BUFFALO, N.Y. -- American courts are significantly expanding the
legal rights and privileges celebrities can command over others
using their names or likenesses. And a University at Buffalo Law
School professor is questioning whether these courts have gone too
Clearly, says UB Associate Professor of Law Mark Bartholomew,
the courts have taken a more liberal interpretation when it comes
to celebrities suing others for the use or even the implication of
their names, images or voices. This special legal privilege --
known as the "right of publicity" -- has expanded to what
Bartholomew calls "very subtle celebrity references," and beyond
the use of specific celebrity names or images.
(A video interview with Bartholomew is available here.)
But does the special protection the American judicial system has
advanced in the country's golden age of celebrity worship go too
far? Bartholomew says there are basic rights of free speech at
He makes his case in the article, "A Right is Born: Celebrity,
Property and Postmodern Lawmaking," forthcoming in the Connecticut
"Celebrity references are important tools for speech or personal
expression. They help us make important communicative points," says
Bartholomew, an expert on intellectual property law. "If I say
someone has a John Wayne-type political style, you know what I am
"Celebrity names and images are also key items for personal
So the issue is a matter of balance, Bartholomew says. Recent
decisions expanding the rights and lawsuit prowess of celebrities
come at a cost.
"We probably all went through that stage in high school where we
put pictures of celebrities up in our lockers or wore them on
T-shirts," Bartholomew says. "Sometimes the celebrity is
re-appropriated by audiences in an unforeseen way, like the gay
community's embrace of Judy Garland. There is something disturbing
about allowing the celebrity herself complete control over these
important tools for communication and the ability to close off the
ones she doesn't approve of."
The law is filled with easily recognized examples of this clash
between celebrity rights and free speech, with elements and
principles anyone from Super Bowl viewers to devotees of "OMG" and
other celebrity websites would easily recognize, Bartholomew points
His favorite: the "infamous" Lindsay Lohan lawsuit.
"Last year, Lohan filed a lawsuit in New York against E*Trade,
seeking $50 million in compensatory damages and $50 million in
punitive damages for using her celebrity persona in a 2010 Super
Bowl ad," Bartholomew says.
"Lohan's full name, picture and voice were not used. Instead, in
the ad, an off-screen female voice asks the on-screen E*Trade baby
through a video chat if 'that milkaholic Lindsay' was over when he
didn't call her the night before. This prompts another baby,
presumably 'Lindsay,' to step into the camera and ask 'milk-a
"Lohan argued that she was famous on a single-name basis (like
Oprah or Madonna) and also that 'milkaholic' was a reference to her
troubled past and would allow viewers to identify her. People were
upset with this case, angrily describing it in the blogosphere as
completely frivolous. But E*Trade settled the case for an
undisclosed financial sum, showing that E*Trade's lawyers at least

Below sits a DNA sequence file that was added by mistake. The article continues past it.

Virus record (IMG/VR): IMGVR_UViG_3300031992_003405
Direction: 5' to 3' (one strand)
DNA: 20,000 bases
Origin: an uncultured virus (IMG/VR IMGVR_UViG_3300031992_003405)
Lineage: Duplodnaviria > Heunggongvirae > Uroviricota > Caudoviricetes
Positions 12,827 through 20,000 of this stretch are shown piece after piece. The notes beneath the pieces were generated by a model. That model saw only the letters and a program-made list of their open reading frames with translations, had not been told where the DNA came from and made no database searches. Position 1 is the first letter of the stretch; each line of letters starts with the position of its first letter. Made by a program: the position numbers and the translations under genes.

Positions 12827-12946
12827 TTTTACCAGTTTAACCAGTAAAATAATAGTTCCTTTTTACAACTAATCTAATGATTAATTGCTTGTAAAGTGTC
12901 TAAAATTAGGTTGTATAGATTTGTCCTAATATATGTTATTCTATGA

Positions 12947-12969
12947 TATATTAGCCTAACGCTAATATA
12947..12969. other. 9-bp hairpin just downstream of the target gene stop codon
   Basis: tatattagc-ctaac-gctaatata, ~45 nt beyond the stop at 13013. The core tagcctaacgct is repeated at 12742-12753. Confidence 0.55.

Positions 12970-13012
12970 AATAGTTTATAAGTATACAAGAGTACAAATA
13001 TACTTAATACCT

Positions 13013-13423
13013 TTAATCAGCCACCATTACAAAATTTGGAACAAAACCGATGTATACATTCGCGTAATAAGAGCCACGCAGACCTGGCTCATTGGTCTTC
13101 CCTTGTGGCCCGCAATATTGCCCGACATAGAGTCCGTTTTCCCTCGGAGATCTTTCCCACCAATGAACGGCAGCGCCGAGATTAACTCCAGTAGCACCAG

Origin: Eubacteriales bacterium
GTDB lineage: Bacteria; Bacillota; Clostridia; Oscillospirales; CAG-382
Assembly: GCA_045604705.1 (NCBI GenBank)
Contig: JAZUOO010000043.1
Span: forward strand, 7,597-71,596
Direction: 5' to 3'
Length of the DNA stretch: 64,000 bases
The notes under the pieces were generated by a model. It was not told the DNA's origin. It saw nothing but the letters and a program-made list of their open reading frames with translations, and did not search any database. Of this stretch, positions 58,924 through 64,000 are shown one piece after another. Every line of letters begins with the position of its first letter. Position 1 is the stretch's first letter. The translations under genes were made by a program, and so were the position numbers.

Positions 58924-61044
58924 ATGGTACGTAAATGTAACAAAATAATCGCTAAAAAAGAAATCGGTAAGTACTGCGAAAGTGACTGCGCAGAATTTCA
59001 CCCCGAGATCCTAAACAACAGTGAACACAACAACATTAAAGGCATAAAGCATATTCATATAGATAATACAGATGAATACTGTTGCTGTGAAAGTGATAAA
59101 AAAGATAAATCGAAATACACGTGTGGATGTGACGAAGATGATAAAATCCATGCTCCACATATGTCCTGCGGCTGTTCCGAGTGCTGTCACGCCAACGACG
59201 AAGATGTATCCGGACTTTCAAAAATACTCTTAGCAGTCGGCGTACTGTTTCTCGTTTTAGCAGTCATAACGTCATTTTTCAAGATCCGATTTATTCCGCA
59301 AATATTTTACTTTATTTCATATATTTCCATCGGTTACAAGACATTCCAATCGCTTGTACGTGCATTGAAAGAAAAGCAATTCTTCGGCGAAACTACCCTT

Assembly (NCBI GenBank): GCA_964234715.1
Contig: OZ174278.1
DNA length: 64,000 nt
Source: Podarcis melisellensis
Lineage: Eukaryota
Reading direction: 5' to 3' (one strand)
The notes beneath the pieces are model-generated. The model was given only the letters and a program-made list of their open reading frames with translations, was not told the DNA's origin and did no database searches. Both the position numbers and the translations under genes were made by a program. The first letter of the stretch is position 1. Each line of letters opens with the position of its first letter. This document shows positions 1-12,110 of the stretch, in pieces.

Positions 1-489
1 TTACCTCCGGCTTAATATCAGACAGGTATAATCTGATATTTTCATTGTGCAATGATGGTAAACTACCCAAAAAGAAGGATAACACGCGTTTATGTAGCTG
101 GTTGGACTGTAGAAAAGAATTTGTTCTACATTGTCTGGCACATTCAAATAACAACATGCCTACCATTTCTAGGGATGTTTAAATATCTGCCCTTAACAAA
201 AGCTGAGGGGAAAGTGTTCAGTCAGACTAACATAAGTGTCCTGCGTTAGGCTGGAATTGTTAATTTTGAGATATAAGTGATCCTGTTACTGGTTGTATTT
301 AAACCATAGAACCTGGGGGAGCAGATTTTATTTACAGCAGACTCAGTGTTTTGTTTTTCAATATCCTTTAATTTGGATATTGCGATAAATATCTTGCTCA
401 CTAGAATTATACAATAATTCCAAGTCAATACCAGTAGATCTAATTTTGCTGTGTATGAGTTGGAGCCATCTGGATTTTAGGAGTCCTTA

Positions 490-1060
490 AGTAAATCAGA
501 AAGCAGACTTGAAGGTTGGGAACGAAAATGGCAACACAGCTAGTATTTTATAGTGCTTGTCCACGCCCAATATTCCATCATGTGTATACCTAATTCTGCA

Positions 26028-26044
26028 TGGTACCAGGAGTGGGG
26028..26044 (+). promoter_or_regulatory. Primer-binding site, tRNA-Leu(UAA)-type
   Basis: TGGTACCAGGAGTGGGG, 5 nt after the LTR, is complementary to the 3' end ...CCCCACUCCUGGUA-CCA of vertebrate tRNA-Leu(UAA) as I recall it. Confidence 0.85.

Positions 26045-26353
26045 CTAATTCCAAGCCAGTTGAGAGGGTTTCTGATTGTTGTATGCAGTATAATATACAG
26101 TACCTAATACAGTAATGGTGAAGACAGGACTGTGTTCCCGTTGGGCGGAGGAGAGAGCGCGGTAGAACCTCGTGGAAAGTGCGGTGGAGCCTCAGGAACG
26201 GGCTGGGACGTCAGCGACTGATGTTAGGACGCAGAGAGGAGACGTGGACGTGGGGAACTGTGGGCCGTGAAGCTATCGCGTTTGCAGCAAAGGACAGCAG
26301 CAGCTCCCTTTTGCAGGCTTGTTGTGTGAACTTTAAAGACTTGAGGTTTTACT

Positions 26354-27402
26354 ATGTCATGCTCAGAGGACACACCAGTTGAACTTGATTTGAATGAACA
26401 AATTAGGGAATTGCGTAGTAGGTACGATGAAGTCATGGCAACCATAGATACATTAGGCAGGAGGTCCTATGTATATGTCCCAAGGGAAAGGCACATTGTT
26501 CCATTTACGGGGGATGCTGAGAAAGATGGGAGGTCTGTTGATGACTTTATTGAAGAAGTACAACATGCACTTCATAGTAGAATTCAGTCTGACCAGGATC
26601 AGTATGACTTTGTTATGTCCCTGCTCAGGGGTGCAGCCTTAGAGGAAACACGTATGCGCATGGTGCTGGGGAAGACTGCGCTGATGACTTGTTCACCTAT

thought the law gave Lohan a chance of winning her case."
Lohan is only the latest Hollywood celebrity whose name
coincides with key court decisions on this relatively new legal
phenomenon called the right of publicity, which Bartholomew defines
as "an individual's right to the exclusive commercial use of his or
her name and likeness."
A landmark decision involved an icon of Baby Boomer American
celebrity, "Wheel of Fortune" game show hostess Vanna White.
"White sued Samsung Electronics for its advertisement featuring
a robot dressed in a blond wig, gown and jewelry standing next to a
letter board resembling the one used on 'Wheel of Fortune,'" says
Bartholomew. "Samsung never mentioned White's actual name or used
her photograph. Nevertheless, a court in California held that
Samsung indeed did violate Vanna's right of publicity."
The White case is important for two reasons, according to
Bartholomew. First, it provided a very generous legal precedent to
the definition of "What is use of a celebrity?" Second, the
decision gave what Bartholomew calls "short shrift" to First
Some states make an exception for "newsworthy" uses of a
celebrity. Other states allow First Amendment rights to trump
celebrity rights whenever the unauthorized user "transforms" or
significantly changes the celebrity image.
"I think it is good to have these exceptions," Bartholomew says.
"But they don't always go far enough. Artists might decide not to
use a celebrity in their work because they don't have to the
resources to challenge a lawsuit in court."
Since its founding in 1887, the University at Buffalo Law School
– the State University of New York system's only law school
– has established an excellent reputation and is widely
regarded as a leader in legal education. Its cutting-edge
curriculum provides both a strong theoretical foundation and the
practical tools graduates need to succeed in a competitive
marketplace, wherever they choose to practice. A special emphasis
on interdisciplinary studies, public service and opportunities for
hands-on clinical education makes UB Law unique among the nation's
premier public law schools.
The University at Buffalo is a premier research-intensive
public university, a flagship institution in the State University
of New York system and its largest and most comprehensive campus.
UB's more than 28,000 students pursue their academic interests
through more than 300 undergraduate, graduate and professional
degree programs. Founded in 1846, the University at Buffalo is a
member of the Association of American Universities.